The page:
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The Two Jakes (1990)

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2:59 | Trailer
The sequel to Chinatown (1974) finds J.J. "Jake" Gittes investigating adultery and murder, and the money that comes from oil.

Director:

Jack Nicholson

Writers:

Robert Towne (characters), Robert Towne
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Popularity
3,150 ( 226)

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Cast

Cast overview, first billed only:
Jack Nicholson ... Jake Gittes
Harvey Keitel ... Jake Berman
Meg Tilly ... Kitty Berman
Madeleine Stowe ... Lillian Bodine
Eli Wallach ... Cotton Weinberger
Rubén Blades ... Mickey Nice
Frederic Forrest ... Newty
David Keith ... Loach
Richard Farnsworth ... Earl Rawley
Tracey Walter ... Tyrone Otley
Joe Mantell ... Walsh
James Hong ... Kahn
Perry Lopez ... Captain Escobar
Jeff Morris Jeff Morris ... Tilton
Rebecca Broussard ... Gladys
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Storyline

After the war, L.A. private eye Jake Gittes is hired by realtor Jake Berman. He proves the infidelity of Berman's wife Kitty and sets up a way for her to be caught in the act. At the rendezvous, Berman shoots the co-respondent who turns out to be his business partner. Gittes finds himself in the middle of a complicated web, under pressure from all sides for a wire recording of the fatal encounter. He then realises that the land the partners were developing was once an orange grove connected with a case that he has never quite gotten over. Written by Jeremy Perkins {J-26}

Plot Summary | Plot Synopsis

Taglines:

They say money makes the world go round. But sex was invented before money.


Certificate:

R | See all certifications »

Parents Guide:

View content advisory »
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Did You Know?

Trivia

This film's failure meant that Robert Towne's third film never got made. However, the premise (public transportation and the freeway system) had already been used for "Who Framed Roger Rabbit (1988)." See more »

Goofs

On the homes under construction in the B&B subdivision, the mottled texture of the sheathing indicates it to be Oriented Strand Board (OSB) and not plywood. OSB did not appear in construction until the Late 1970s and early 1980s. See more »

Quotes

[first lines]
Jake Gittes: I suppose it's fair to say infidelity made me what I am today.
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Alternate Versions

For the 2007 DVD release, Jack Nicholson had some of the narration and the music cues removed. He also supervised a color correction. See more »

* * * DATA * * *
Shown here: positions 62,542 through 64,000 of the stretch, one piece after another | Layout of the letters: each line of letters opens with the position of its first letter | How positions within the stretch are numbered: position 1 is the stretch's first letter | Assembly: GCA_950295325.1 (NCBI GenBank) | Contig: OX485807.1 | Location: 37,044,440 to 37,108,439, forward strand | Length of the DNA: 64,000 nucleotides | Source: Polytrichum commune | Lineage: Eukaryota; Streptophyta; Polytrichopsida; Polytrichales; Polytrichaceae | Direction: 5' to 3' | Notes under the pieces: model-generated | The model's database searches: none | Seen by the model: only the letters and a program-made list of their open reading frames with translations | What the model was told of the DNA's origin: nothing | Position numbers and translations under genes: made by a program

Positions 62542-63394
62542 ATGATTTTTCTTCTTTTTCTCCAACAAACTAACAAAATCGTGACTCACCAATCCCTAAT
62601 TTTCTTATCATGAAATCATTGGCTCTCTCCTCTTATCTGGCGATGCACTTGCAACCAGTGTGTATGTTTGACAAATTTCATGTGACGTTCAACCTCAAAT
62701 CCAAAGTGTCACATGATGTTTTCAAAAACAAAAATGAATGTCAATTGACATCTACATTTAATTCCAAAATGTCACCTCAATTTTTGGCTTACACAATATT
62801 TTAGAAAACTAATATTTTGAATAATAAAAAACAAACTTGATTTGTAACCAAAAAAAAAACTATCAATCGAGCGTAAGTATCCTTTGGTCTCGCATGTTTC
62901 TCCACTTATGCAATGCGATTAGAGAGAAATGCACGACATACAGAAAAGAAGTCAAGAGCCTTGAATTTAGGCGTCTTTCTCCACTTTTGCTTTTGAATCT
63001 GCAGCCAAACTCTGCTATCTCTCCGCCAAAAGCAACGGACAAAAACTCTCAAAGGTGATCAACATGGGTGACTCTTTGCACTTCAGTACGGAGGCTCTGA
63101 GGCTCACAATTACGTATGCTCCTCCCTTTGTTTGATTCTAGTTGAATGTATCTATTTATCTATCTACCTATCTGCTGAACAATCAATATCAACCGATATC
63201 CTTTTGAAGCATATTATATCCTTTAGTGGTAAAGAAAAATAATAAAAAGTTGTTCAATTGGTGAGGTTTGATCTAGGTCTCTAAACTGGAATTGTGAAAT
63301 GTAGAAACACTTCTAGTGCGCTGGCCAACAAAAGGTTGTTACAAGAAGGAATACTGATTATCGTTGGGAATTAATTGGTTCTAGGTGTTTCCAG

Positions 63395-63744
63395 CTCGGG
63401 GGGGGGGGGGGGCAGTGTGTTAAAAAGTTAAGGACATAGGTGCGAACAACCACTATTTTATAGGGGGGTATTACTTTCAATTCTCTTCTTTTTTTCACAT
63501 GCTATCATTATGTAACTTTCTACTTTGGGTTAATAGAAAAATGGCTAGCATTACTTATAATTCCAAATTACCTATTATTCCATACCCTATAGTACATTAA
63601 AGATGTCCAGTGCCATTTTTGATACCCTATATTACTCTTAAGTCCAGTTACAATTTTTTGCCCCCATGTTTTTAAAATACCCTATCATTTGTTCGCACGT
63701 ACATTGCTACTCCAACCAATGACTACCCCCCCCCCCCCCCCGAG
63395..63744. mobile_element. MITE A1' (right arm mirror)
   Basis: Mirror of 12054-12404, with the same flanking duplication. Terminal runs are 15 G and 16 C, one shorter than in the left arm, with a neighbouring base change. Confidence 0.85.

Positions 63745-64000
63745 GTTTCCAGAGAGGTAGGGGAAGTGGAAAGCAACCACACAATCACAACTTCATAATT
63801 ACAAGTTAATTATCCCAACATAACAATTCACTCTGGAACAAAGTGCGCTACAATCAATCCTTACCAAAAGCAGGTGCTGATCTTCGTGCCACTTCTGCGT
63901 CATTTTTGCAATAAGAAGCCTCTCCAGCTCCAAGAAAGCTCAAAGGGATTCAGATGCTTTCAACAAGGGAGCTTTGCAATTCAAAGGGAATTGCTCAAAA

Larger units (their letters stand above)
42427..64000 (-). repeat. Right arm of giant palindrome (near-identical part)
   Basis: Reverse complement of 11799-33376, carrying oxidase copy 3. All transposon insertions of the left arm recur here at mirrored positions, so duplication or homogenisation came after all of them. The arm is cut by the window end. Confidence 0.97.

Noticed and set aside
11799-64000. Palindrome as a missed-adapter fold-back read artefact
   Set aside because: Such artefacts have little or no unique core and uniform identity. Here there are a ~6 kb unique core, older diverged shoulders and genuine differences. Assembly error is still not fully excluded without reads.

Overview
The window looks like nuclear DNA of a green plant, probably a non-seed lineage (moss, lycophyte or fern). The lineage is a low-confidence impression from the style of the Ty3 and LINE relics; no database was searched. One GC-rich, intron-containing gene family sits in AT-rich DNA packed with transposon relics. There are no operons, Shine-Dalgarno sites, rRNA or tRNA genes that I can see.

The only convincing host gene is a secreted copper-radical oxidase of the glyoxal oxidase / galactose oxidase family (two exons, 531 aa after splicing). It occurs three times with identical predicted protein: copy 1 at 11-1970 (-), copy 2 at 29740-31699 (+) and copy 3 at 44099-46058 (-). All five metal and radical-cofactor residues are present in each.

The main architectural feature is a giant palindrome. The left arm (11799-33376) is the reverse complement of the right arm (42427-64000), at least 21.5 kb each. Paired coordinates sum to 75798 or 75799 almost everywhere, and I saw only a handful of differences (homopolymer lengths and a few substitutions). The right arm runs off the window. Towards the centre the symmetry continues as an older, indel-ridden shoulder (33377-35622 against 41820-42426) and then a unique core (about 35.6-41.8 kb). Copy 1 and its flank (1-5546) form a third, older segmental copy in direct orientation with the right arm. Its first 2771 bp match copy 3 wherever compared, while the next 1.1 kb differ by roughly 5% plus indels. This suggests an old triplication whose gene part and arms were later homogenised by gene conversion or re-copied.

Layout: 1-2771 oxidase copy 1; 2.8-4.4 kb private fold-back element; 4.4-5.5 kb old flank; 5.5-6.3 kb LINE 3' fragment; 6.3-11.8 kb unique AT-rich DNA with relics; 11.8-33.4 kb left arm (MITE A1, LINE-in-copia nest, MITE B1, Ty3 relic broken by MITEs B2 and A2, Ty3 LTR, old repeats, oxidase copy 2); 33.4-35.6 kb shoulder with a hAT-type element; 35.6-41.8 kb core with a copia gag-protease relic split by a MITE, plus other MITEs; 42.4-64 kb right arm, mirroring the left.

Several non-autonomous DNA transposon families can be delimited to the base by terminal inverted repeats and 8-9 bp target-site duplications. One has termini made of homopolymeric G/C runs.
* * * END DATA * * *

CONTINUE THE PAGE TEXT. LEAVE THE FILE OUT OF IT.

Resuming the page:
Connections

References Gentleman's Agreement (1947) See more »

Soundtracks

Haunted Heart
Music by Arthur Schwartz
Words by Howard Dietz
Sung by Jo Stafford
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User Reviews

 
The Raymond Chandler Effect
22 September 2003 | by B24See all my reviews

Because Los Angeles (say it with a hard "g" and you'll get the exact way most "Anglos" said it before 1950) is where desert meets ocean, there lingers over the place a constant aura of the primordial. It can be by turns a tropical paradise or a dusty wasteland. Raymond Chandler captured the feeling as no other writer before or after.

It is his heritage at work in both "Chinatown" (1974) and "The Two Jakes" (1990). Not only the place as shown but the style of writing is a derivative composite. With that kind of material as an inchoate element in every scene and every nuance, the literate viewer is on familiar ground, always ready to settle comfortably into the plot and characters no matter how lacking they are in their own right.

Those of us old enough to remember when L.A. traffic lights had little "Stop" and "Go" flags on them and pedestrians were always given the right of way will recognize this movie as Chandler redux. Jack Nicholson is possibly the best actor around -- now that Robert Mitchum is no longer here -- to play the Philip Marlowe role. And the old plot is still good: hard-bitten detective with heart of gold overbalancing many flaws gets some rough treatment and goes through several femmes fatales on his way to solving the crime.

It is precisely the lack of novelty at this point, together with an odd filter on the lens and some vaguely wrong visual settings, that deter me from giving high marks on this one. That and the melodramatic conclusion which, as in "Chinatown," relies on an odd turn of events exposing the secret. True Chandler fans would look more for a purely logical and organic climax, with a whiff of Lucky Strikes rather than oil fumes in the air.


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Details

Country:

USA

Language:

English

Release Date:

10 August 1990 (USA) See more »

Also Known As:

The Two Jakes See more »

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Box Office

Budget:

$19,000,000 (estimated)

Opening Weekend USA:

$3,729,149, 12 August 1990

Gross USA:

$10,005,969

Cumulative Worldwide Gross:

$10,005,969
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Company Credits

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Technical Specs

Runtime:

Sound Mix:

Dolby Stereo (35 mm prints)| 70 mm 6-Track (70 mm prints)

Color:

Color

Aspect Ratio:

1.85 : 1
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